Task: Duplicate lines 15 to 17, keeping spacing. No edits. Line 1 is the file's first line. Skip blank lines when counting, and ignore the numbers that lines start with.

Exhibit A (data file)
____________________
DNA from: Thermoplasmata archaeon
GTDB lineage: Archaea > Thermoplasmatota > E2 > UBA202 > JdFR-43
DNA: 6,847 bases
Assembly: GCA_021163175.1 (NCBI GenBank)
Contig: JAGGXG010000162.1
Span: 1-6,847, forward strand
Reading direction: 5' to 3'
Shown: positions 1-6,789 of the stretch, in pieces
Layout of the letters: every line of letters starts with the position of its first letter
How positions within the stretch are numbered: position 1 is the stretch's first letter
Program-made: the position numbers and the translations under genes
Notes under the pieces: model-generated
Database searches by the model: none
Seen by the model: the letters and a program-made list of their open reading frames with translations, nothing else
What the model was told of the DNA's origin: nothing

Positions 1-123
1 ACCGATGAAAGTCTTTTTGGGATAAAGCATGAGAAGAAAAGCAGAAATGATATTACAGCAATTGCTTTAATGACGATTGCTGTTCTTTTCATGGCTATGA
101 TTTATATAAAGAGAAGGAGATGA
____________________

What the model was told of the DNA's origin: nothing

Positions 1-123
1 ACCGATGAAAGTCTTTTTGGGATAAAGCATGAGAAGAAAAGCAGAAATGATATTACAGCAATTGCTTTAATGACGATTGCTGTTCTTTTCATGGCTATGA